As the oldest members of Gen X approach their sixth decade, it's time to take a moment and understand how this unique generation thinks about money.
Born between 1965 and 1980, they're used to doing things for themselves, so they don't need to waste money paying someone to manage their money or tell them how to manage financial stress. They'll handle it all themselves, thank you.
They grew up before there were influencers, so new shiny objects or poor advice on social media doesn't sway them. But what is it about Gen X that makes them have a different approach to finance and how they make money?
Let's look at some of the special characteristics of this generation and how it affects their relationship with money.
Gen X'ers like to do things for themselves. This may stem from their childhood, when they learned to be alone for long periods because both parents worked or they were members of single-parent families.
As a result, they might be more likely to manage their finances on their own. For example, Gen X'ers are more likely to have a 401(K) and believe that the ability to save for retirement is mainly their responsibility.
We often describe Generation X as being skeptical. This may be because, as children, Generation Xers were raised in a period when society was changing socially, culturally, technologically, and economically. As a result, they question what they're told and look for evidence to support it.
This healthy skepticism also extends to their finances. Gen X'ers are research-oriented when it comes to making financial decisions. For example, according to a survey conducted by Investopedia, 75% to 80% of Generation Xers believe they have an intermediate to advanced grasp of personal finance fundamentals.
Generation Xers came of age when tech companies were dominating the economy. These companies often had relaxed dress codes and company cultures.
As a result, Generation Xers are more likely to have a casual attitude toward work and money. They don't like antiquated regulations and they question their validity. Not surprisingly, Gen Xers have this same attitude with their own finances.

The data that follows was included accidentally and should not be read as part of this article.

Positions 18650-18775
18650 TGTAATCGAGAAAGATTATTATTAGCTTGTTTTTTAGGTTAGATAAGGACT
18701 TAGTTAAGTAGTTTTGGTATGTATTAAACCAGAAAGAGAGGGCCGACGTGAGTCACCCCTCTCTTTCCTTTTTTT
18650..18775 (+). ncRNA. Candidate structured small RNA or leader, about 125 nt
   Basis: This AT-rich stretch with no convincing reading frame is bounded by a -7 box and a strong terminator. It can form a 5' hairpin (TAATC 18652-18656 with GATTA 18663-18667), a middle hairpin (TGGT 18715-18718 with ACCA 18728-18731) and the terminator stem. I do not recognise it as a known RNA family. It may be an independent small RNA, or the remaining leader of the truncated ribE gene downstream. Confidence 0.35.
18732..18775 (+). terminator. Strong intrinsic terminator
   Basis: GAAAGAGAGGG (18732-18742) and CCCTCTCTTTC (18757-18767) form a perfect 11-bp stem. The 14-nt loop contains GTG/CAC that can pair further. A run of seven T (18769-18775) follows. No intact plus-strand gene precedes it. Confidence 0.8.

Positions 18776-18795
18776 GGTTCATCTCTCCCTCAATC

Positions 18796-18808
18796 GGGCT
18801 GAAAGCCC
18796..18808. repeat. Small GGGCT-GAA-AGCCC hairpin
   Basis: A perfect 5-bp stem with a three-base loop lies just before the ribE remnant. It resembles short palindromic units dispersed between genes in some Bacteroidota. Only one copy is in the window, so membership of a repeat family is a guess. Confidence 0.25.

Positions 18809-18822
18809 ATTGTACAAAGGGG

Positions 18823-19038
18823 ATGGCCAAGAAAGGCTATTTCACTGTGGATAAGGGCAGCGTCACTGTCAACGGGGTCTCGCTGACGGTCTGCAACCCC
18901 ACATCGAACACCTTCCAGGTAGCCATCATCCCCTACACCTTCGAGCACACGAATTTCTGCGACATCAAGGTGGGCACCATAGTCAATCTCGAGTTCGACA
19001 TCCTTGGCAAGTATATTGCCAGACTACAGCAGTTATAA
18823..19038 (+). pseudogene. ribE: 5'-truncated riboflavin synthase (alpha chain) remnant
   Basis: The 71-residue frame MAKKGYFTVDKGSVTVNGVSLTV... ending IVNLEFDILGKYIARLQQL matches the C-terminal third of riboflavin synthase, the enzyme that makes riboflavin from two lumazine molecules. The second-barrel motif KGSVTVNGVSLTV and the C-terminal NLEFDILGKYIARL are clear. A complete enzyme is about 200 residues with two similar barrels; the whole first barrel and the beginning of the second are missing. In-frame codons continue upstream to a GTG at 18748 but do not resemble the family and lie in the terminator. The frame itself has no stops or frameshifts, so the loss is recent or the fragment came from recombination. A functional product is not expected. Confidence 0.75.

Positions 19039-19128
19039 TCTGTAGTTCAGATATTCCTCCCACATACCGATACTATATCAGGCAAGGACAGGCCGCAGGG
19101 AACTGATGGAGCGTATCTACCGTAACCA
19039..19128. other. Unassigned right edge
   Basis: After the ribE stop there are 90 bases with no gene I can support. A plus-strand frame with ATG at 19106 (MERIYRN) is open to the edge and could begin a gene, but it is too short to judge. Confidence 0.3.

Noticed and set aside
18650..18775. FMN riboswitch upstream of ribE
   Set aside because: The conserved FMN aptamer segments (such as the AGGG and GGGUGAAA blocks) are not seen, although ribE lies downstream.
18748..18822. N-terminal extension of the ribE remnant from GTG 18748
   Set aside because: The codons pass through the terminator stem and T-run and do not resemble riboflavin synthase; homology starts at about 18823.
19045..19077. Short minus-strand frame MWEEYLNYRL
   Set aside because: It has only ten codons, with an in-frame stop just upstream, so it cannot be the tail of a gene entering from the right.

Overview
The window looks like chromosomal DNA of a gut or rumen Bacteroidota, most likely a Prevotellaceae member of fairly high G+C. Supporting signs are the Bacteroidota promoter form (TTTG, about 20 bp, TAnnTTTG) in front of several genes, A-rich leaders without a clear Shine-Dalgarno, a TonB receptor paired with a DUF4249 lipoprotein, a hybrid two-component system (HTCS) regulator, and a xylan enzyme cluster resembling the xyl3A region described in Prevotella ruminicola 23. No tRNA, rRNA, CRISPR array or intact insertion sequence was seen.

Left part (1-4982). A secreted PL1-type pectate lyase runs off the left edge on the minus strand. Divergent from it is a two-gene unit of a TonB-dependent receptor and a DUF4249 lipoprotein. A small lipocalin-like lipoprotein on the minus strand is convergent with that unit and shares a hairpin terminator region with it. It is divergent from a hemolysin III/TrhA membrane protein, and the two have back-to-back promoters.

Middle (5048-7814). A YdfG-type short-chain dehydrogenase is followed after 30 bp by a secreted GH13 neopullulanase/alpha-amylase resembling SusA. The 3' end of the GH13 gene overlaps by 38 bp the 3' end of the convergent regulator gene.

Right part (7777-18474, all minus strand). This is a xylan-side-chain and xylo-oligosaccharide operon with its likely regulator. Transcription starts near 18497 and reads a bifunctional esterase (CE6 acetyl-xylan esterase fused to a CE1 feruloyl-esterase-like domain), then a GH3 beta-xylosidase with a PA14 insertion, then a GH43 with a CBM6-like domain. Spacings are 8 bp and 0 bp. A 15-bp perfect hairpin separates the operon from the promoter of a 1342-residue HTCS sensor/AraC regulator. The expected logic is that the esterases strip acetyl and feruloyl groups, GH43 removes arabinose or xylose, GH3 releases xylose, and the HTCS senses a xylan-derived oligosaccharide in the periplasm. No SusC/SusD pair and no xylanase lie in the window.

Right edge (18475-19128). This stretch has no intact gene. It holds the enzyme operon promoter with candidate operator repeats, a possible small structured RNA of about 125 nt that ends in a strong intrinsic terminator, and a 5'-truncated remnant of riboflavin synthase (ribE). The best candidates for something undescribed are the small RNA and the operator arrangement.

They want a good work-life balance
We often laud Generation X for their focus on work-life balance. This may be due partly to seeing their parents working long hours and missing out on important family events. As a result, they are more likely to manage their time and make sure they have enough time for both work and play. And this extends to their choices for how to make money.
A focus on balance also applies to their finances. Many Gen X'ers balance their portfolios with a diversified portfolio that may include pension funds, 401(k)s, cryptocurrency, and passive rental income.
Generation X values adaptability and diversity. They came of age in an era when many immigrants arrived in the United States. This exposure to different cultures and customs may have made them more open-minded and accepting of change.
This flexibility also extends to their finances. For example, Gen X'ers are more likely to start their own businesses, have online brokerage accounts, and invest in a broader range of assets than other generations.
Gen X'ers are more likely to start their own businesses than those in other generations. Since they are resourceful and self-sufficient, they are often willing to take risks.
This entrepreneurial spirit also affects their finances. For example, Gen X'ers are willing to take on more debt. According to Experian, the average Generation Xer has an average debt of $125,000.
Generation X grew up when technology was rapidly transforming daily life. They were the first generation to use personal computers at home and school.
They also grew up when the internet revolution was taking off, and they were among the first to use cell phones and smartphones. As a result, they are comfortable using new technologies and quickly adapt to change.
This comfort with technology applies to managing their finances. For example, Gen Xers often turn to the internet for financial advice by conducting searches, reading financial information websites, and watching online videos.
Generation Xers are used to taking care of themselves. We often refer to them as the "latchkey generation" because they grew up in a time when both parents were working, and they often had to take care of themselves before or after school. Consequently, they are resourceful and self-sufficient.
Not surprisingly, they rely on themselves for knowledge of personal finance. According to an Investopedia survey, approximately 80% of Generation X say they have an intermediate to an advanced understanding of personal finance areas such as insurance, money, and paying taxes.
Generation X is a unique generation with many characteristics that set them apart from other generations. They are self-reliant, adaptable, and entrepreneurial when it comes to making extra money. They are also comfortable using new technologies to manage their finances. Plus, they make more money than their parents did at their age.
These characteristics make them well-suited to navigating the ever-changing world of personal finance. You can learn from them by educating yourself about personal finance, saving for retirement with a mix of assets, and taking advantage of technology.
By taking these steps, you may set yourself up for financial success now and in the future.